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The discovery of antibiotics (ABXs) ushered mankind into the ‘antibiotic era'. An age of medical superiority over infectious diseases that transformed countless lives around the world. However, the effectiveness of ABXs shortly after their discovery, began to diminish with the emergence of natural antibiotic resistance (AR). The rise of AR has been accelerated due to human activities such as over and inappropriate use; this has been overcome in the short term with the development of new ABXs. Unfortunately, resistance has begun to emerge to these new ABXs too. To help preserve current ABXs in use this project looks at ways in which ABXs can be removed from environments to help preserve their functions and ultimately delay AR.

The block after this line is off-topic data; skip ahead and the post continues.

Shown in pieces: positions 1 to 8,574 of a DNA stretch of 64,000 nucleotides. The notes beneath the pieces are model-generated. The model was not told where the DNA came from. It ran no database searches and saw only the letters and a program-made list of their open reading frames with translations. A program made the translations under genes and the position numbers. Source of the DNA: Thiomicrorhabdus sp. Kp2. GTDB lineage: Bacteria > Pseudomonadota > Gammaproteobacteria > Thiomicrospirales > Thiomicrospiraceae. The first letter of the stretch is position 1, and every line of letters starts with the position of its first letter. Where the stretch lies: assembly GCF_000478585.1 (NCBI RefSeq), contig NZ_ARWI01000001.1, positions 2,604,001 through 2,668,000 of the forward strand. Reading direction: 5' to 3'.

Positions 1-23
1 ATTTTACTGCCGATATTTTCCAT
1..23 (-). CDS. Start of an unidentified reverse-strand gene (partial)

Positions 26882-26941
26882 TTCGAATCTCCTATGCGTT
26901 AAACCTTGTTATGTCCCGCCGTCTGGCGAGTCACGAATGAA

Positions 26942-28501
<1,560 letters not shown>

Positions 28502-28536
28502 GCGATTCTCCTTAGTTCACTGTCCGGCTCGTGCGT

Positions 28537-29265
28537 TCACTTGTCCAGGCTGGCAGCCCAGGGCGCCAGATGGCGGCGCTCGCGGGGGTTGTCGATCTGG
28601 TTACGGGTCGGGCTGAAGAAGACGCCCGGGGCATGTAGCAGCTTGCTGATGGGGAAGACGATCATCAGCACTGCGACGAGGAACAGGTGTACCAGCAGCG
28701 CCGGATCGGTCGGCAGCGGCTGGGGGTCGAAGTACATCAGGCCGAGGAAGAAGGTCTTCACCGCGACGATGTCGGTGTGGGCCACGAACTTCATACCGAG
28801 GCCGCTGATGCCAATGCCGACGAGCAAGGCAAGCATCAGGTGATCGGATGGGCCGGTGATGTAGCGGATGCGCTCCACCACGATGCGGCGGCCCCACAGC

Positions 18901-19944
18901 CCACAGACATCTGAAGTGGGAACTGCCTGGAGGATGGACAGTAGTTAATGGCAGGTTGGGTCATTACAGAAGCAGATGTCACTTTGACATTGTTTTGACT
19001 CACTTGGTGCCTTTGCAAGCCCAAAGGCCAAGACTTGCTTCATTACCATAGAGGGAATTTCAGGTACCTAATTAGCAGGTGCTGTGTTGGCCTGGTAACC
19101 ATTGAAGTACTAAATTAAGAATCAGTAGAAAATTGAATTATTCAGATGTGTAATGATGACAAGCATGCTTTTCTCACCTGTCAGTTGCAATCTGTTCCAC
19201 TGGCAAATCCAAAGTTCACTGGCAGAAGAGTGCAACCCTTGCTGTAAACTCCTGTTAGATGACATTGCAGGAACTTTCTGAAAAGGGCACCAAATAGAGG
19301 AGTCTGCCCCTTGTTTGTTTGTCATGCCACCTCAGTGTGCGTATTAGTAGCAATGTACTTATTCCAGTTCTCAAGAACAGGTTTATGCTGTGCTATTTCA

As part of my MPharm degree, my dissertation was on the formation of tetracycline loaded zinc microparticles for pulmonary delivery, this fuelled my curiosity on pharmaceutical formulation. After completion of my MPharm at Kingston in 2020, I went on to practice as a registered pharmacist in both community and GP settings. Working within these cross-sector settings, I gained insight and experience both as a pharmacist but also as an individual. I believe my pharmacy background gives me a certain perspective when it comes to antibiotics, in addition to my fascination of pharmaceutical formulations, with my PhD focusing on both attributes.